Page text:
What helped me? Someone recommended a book named "The Virtue of Selfishness" to me. It's a book by Ayn Rand that many here will likely be familiar with. I've probably guaranteed myself a few pages of criticism by even alluding to the Objectivist philosophy, but I really would like to emphasize the importance if it. While you may not agree with everything she has to say, Rand's ideas are very affecting, if not just incredibly important. Don't be confused by the the title of the book, either. It's probably not what you're thinking.

    If you're interested in it, shoot be a PM and I can give you a hand on where to begin. You may have read either "The Fountainhead" or "Atlas Shrugged". If you liked them, I'd be more than happy to help you expand on the philosophy the books fictionalize.
     
  10. Mar 2, 2009 #9

    Ivan Seeking

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    Wanna make a bet?

    1). Go do something that you've never done before [you don't have to feel like it].
    2). Figure out what is important or appealing to you and pursue it [doesn't have to be important, and you don't have to feel like it]
    3). Change your attitude by force of will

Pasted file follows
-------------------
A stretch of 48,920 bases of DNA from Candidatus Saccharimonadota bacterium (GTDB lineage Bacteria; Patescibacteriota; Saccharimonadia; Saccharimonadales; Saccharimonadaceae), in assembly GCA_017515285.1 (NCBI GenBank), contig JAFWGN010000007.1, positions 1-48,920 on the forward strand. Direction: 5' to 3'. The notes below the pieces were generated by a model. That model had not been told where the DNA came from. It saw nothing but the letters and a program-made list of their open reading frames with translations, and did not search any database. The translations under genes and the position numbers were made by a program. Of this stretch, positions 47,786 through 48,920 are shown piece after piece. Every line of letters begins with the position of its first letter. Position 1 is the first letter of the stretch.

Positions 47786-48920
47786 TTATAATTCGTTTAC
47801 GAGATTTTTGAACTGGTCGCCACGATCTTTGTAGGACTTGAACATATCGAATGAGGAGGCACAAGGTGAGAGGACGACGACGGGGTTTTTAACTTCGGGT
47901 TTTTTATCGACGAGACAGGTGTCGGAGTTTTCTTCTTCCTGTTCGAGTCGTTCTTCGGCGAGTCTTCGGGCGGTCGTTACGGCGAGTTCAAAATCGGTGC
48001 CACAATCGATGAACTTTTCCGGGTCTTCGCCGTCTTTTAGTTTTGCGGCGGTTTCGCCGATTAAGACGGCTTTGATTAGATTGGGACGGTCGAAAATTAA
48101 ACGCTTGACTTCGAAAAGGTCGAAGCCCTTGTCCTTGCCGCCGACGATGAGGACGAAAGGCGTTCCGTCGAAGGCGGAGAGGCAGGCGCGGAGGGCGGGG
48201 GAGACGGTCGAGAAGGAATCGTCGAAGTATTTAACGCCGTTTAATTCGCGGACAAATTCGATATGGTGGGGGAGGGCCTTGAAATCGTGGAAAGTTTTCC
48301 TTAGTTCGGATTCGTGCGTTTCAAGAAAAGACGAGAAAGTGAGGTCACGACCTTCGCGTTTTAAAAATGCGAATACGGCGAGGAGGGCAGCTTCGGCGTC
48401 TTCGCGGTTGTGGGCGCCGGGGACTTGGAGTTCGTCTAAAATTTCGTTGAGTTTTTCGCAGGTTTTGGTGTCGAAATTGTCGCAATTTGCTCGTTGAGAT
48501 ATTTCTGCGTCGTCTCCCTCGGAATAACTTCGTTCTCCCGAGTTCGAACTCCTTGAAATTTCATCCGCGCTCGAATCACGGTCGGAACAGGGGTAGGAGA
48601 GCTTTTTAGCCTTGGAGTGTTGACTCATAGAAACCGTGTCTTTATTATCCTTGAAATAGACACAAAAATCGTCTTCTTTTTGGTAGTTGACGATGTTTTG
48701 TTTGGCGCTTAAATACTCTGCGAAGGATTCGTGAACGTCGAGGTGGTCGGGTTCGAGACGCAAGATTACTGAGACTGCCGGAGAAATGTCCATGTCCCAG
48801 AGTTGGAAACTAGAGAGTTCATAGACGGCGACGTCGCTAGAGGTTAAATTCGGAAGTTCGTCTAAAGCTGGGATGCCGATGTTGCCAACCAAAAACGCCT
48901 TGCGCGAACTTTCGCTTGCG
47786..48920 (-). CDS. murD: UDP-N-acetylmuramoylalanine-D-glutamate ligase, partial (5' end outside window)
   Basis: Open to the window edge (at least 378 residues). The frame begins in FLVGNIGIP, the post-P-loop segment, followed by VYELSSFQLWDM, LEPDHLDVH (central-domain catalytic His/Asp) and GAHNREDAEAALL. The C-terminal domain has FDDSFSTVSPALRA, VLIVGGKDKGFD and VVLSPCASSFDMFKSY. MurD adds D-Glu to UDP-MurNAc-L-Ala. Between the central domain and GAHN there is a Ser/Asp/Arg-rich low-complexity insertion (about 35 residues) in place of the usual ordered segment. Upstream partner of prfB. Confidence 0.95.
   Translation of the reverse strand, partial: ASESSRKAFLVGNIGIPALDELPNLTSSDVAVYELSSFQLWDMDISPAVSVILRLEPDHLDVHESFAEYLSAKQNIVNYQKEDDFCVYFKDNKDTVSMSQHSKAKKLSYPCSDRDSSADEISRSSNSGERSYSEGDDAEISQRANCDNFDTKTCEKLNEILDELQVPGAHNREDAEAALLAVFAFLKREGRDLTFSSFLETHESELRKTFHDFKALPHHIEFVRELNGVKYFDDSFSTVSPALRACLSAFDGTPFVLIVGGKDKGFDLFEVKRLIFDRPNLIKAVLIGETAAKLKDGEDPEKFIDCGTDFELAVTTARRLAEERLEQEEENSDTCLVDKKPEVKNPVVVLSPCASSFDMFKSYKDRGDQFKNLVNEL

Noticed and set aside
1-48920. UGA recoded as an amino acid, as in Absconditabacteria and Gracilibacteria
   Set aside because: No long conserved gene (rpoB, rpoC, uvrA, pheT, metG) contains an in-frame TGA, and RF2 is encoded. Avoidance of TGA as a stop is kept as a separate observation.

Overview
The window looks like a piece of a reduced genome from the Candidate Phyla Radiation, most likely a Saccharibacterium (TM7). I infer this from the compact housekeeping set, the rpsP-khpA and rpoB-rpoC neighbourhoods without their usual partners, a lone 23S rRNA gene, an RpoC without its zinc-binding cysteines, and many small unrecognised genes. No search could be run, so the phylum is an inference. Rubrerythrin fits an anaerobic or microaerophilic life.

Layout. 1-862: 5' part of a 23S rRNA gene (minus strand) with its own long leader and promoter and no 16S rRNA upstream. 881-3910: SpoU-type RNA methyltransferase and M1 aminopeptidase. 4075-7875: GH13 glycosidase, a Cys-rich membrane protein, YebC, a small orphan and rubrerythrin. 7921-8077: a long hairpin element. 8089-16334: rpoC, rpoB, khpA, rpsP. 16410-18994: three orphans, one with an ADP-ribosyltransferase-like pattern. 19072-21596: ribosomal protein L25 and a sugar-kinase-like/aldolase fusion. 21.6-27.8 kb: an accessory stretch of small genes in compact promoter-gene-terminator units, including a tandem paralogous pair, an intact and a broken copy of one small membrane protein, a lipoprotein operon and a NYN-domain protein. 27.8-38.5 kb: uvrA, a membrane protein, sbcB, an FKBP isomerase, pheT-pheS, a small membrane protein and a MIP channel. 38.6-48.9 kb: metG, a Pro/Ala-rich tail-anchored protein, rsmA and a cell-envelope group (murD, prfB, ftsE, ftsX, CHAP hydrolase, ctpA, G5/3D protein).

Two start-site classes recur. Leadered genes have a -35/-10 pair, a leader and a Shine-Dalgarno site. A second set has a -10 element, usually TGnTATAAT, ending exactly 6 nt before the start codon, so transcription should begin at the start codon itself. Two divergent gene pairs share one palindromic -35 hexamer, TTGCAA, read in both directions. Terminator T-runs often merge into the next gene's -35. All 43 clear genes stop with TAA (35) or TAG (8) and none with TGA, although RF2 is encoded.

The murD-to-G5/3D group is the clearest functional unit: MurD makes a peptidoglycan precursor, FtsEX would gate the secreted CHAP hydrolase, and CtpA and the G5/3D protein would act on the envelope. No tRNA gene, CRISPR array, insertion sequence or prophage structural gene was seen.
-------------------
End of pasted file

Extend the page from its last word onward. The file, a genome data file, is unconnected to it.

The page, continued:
11. Mar 2, 2009 #10

    Astronuc

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    david90 is expressing an experience with acedia more than depression.
     
  12. Mar 2, 2009 #11
    After reading the wikipdia, I think I have that too. Does acedia need clinical treatment? or just reading some inspirational books would be enough?
     
  13. Mar 2, 2009 #12

    Tom Mattson

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    I could be wrong, but I think the latter has no impact on the former. :tongue:
     
  14. Mar 2, 2009 #13
    Welcome to my clinic.

    You have acedia? Terrible, just terrible. I think I have just the thing for you. I'm going to prescribe that you force yourself to try something new, maybe something you've always found interesting. Also, I'd like you to go out with friends, regardless of how much you'd like to stay home and be anti-social.

    Take two and call me in the morning.
     
  15. Mar 2, 2009 #14

    Evo